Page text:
(Various Artists) – “Open Season” (2006)

August 9, 2008 at 6:15 pm (Music, Paul Westerberg, Reviews & Articles)

Written Aug. 24, 2007…

Though not technically a Paul Westerberg album (due to there being other artists on it), it is about three-quarters of a new Westerberg album. The soundtrack to last year’s children’s movie of the same name, this is a strange place to find St. Paul and an even stranger place to find perhaps his two finest solo songs ever.

“Meet Me in the Meadow” and “Love You in the Fall” have got to be his two most infectious, rocking and memorable songs since the heyday of the late, beloved Replacements. Okay, let me state it another way: these songs are INSTANT CLASSICS! The kind you simply don’t find much these days. Just for these two songs alone, it’s worth the price of admission. They simply have everything we ever loved about Westerberg. Hooks, catchy, sing-along choruses, great lyrics. They sound like long-lost gems circa 1987. One listen to these songs and you feel like you have known them all your life (just like all of Paul’s best songs over the years). Why is it so hard to write songs like these anymore? Why can’t anyone write a decent melody these days? I don’t know. But then again, Paul just simply makes it look easier than it is. He himself hasn’t written these type of Replacement-like songs since…well, not since the glory days of the Replacements. He has made many wayward albums over the years, as well as many great ones. But here he does what he does better than any other songwriter on this earth, just to show us he simply can still do it. And it’s a joy to behold.

Maybe the reason why he returned to that sound is due to the fact of former ‘Mat bandmate Tommy Stinson helping out. Or perhaps he invited Stinson to contribute to the proceedings because of the fact that these songs have that Replacements-like sound…? And if it took writing songs for a children’s movie to bring out the best in Paul again, I’m all for him doing more soundtracks.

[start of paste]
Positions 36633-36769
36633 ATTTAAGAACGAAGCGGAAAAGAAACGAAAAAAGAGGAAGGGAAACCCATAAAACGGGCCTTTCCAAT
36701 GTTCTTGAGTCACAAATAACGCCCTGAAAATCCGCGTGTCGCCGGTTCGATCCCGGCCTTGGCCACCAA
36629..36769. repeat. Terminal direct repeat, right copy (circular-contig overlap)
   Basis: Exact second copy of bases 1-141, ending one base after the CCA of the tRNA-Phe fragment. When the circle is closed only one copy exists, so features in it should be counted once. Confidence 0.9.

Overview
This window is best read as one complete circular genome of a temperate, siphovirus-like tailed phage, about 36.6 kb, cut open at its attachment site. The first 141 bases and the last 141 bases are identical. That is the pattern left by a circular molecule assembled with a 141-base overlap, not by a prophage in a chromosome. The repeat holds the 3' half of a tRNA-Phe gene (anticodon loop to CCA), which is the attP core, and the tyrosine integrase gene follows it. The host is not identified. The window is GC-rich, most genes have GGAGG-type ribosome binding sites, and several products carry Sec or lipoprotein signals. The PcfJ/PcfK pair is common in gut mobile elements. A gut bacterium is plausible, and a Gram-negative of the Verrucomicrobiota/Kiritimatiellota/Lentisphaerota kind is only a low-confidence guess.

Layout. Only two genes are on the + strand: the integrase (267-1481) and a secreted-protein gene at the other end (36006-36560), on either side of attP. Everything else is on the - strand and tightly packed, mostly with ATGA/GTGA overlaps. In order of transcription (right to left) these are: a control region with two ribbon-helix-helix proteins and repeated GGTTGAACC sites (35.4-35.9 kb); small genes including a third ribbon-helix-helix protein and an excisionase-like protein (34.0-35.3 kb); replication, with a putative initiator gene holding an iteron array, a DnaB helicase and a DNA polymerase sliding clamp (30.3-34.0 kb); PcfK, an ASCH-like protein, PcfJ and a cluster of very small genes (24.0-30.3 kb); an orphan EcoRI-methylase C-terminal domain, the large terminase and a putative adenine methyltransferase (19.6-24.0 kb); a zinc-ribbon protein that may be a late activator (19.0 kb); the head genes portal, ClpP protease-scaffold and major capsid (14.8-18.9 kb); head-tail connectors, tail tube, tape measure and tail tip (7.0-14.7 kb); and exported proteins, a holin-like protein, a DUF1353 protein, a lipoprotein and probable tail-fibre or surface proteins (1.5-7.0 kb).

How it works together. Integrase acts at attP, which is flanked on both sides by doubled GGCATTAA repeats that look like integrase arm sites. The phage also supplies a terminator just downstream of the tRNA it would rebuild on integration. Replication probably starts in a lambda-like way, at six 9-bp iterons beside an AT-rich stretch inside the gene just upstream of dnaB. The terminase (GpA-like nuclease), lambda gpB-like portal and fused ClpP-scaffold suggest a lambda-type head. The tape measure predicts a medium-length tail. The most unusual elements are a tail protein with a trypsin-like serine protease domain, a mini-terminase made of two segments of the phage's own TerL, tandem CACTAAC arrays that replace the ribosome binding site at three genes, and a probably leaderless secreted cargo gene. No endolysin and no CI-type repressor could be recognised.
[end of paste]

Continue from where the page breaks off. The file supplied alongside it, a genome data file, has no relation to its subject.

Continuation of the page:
The next song “I Belong,” is another great song from the master – one of his slow, heartfelt, heart-on-sleeve weepers. The kind that the Goo Goo Dolls borrowed from him and took all the way to the bank. The album ends in an orchestrated version of the song by Pete Yorn, that he does very well and which I think may have been up for an award. I’m not positive though. Anyhow, I like both versions.

“Any Better Than This” is a happy-go-lucky song with an infectious melody. Hard not to smile while listening to it.

“Right to Arm Bears” is another rocking song, with Paul’s great use of wordplay (check out that title again). Another memorable, catchy chorus. If you aren’t humming at least one of these songs three weeks after hearing them, there is something wrong with you my friends. And why these songs weren’t Top 10 hits is just another crime against humanity. It still amazes me that Paul never reached the top of the charts (the way his imitators did). But I guess he is just resigned to his fate as a semi-famous cult artist. Maybe it’s all for the best.

“Good Day” is a ringer on the album. This heartfelt tribute to former Replacement Bob Stinson (in the wake of his unfortunate early death) is taken from his 1996 solo album Eventually. It sounds great no matter where it is though. This is one of the great happy-to-be-alive songs of our generation. And done by someone who usually does not write optimistic songs.

“All About Me” is another winner, as is “Whisper Me Luck,” which has a quieter folkier feel to it, highlighted by acoustic guitar and harmonica.

The album also includes Talking Heads’ 1986 hit “Wild Wild Life,” which probably doesn’t need to be on here (although I guess it was featured in the movie) but always sounds good no matter what.

The group Deathray (of which I admit I know nothing about) also have two songs on here. I’m not sure if they were written for the movie or when they were recorded but they are actually very enjoyable. They are in more of a punk-pop direction with some touches of electronica. Both quite memorable. I would like to hear more from this band in the future.

And that wraps it up. Definitely worth investigating if you are a lifelong Westerberg fan. If you lost touch with him over the years, now would be a good time to jump back on board. And if you have never heard the man, this is just as good a place as any to begin.

The master is back and not a moment too soon.

 

Paul Westerberg

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